"But war, in a good cause, is not the greatest evil which a nation can suffer. War is an ugly thing, but not the ugliest of things: the decayed and degraded state of moral and patriotic feeling which thinks nothing worth a war, is worse. When a people are used as mere human instruments for firing cannon or thrusting bayonets, in the service and for the selfish purposes of a master, such war degrades a people. A war to protect other human beings against tyrannical injustice – a war to give victory to their own ideas of right and good, and which is their own war, carried on for an honest purpose by their free choice – is often the means of their regeneration. A man who has nothing which he is willing to fight for, nothing which he cares more about than he does about his personal safety, is a miserable creature who has no chance of being free, unless made and kept so by the exertions of better men than himself. As long as justice and injustice have not terminated their ever-renewing fight for ascendancy in the affairs of mankind, human beings must be willing, when need is, to do battle for the one against the other."

Tuesday, October 30, 2007

I think there's something in the sand . . .

. . . because I've been having some freaky dreams lately. I don't know if it's the 12-hour workday or too much silicon in my diet, but I've been having the craziest trips since I got my wisdom teeth out and spent a week chilling out on Codeine. Case in point: last night, I had the most incredibly vivid and detailed dream about having to give a brief to the Joint Chiefs of Staff. It was more like a book report; me and some other faceless guys had to pick a book and give a speech on its relevance to our operations. For some unknown reason, I had picked a Lord of the Rings factbook/atlas. I AM NOT MAKING THIS UP. I then proceeded to give a presentation on the similarities between our problems in pacifying Iraq during the initial years of occupation and Gondor's mistakes and ultimate failure to subdue Mordor in the centuries leading up to the War of the Ring. Highlights included: our cultural misunderstanding of Iraqis vs. ignorance of the customs and traditions of Orcs, staying behind the wire in FOBs rather than patrolling the streets vs. sitting back in fixed fortresses such as Minas Ithill and allowing the Dark Lord to rebuild his power base in Gorgoroth. I was hard-pressed to find an Iraqi parallel with the virtual immortality and unconventional Maiar powers of Sauron, but otherwise it was a damn fine briefing. I'm thinking of using the same material in my promotion package to major. Oh, you might think I'm crazy; but this may be the most detailed dream I've ever had, down to the maps on the PowerPoint slides I was using.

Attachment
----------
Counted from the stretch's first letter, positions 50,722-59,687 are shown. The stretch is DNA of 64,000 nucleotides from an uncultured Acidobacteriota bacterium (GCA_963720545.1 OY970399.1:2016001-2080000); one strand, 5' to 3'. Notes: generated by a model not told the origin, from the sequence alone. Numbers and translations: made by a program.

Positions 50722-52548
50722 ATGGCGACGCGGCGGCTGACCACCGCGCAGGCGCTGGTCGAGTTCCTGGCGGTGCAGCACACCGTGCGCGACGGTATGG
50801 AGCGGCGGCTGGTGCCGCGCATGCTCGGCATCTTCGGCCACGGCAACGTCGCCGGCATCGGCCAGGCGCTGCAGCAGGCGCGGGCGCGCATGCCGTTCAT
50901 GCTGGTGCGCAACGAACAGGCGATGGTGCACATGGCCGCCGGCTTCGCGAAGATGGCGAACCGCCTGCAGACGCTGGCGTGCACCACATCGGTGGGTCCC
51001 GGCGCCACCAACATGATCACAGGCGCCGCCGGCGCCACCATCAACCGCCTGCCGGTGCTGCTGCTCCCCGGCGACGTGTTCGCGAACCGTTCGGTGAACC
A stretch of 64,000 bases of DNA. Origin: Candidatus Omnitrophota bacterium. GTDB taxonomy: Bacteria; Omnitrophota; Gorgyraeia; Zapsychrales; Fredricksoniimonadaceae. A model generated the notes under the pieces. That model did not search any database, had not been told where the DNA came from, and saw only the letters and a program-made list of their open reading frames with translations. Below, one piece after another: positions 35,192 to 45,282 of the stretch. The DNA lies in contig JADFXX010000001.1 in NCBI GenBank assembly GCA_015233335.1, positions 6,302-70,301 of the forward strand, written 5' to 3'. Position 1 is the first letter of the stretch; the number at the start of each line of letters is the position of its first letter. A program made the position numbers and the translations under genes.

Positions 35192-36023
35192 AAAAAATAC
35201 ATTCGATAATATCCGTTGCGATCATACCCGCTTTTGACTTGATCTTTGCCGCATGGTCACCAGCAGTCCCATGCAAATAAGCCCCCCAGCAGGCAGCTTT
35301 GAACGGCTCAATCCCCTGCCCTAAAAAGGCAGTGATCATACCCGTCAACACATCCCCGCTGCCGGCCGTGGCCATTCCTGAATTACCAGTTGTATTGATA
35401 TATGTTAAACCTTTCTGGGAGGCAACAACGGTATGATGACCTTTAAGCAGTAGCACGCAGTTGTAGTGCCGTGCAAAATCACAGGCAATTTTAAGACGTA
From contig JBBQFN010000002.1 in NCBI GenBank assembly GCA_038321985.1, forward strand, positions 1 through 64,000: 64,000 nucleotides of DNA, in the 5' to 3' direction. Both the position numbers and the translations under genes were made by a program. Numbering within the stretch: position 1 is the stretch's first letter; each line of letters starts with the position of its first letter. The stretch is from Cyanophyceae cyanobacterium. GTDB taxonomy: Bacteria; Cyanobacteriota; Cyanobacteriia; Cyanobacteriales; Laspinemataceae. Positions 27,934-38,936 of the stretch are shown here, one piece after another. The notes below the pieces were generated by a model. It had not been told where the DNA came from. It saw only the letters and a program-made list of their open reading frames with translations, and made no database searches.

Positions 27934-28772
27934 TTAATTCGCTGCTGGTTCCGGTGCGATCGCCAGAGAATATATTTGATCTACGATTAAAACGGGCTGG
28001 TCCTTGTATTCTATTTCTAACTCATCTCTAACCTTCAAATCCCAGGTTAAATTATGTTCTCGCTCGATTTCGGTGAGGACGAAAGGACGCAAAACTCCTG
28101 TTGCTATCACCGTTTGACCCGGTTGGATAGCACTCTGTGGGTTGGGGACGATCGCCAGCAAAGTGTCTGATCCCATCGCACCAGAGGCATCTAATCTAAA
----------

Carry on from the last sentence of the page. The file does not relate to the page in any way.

That's really the most exciting thing that's happened in the last few days. I've spent most of my time getting our computer assets up to speed, though the flying should (hopefully) come soon. It's getting colder too; we're getting the desert equivalent of cool fall days, which is great but also means that we'll be freezing our asses off in no short order. And I have an itchy vaccination scar. Things should get more exciting later.

2 comments:

Meghan said...

firstly - what kind of vaccination gives you a scar?

And I want some of that crack that is giving you those dreams. I can barely follow LOTR, nevermind give a detailed report to the Joint Chiefs of staff in a dream. My dreams are very hazy and the only time I remember them are when they are nightmares!

Andrew said...

This is possibly the funniest thing I've ever read, ever. I could try to add to it by making lame analogies between the Nine of Minas Morgul searching for the One Ring and hunting for WMDs, or the Ring being tossed into Mount Doom and January 20th, 2009, however this would do your writing a disservice.
Of course, I can't help your freaky dreams, but I can prevent your commrades from having nightmares - just don't head down to the mess hall in your boxers while jacking the heat up to 90 degrees - everyone will sleep better this way.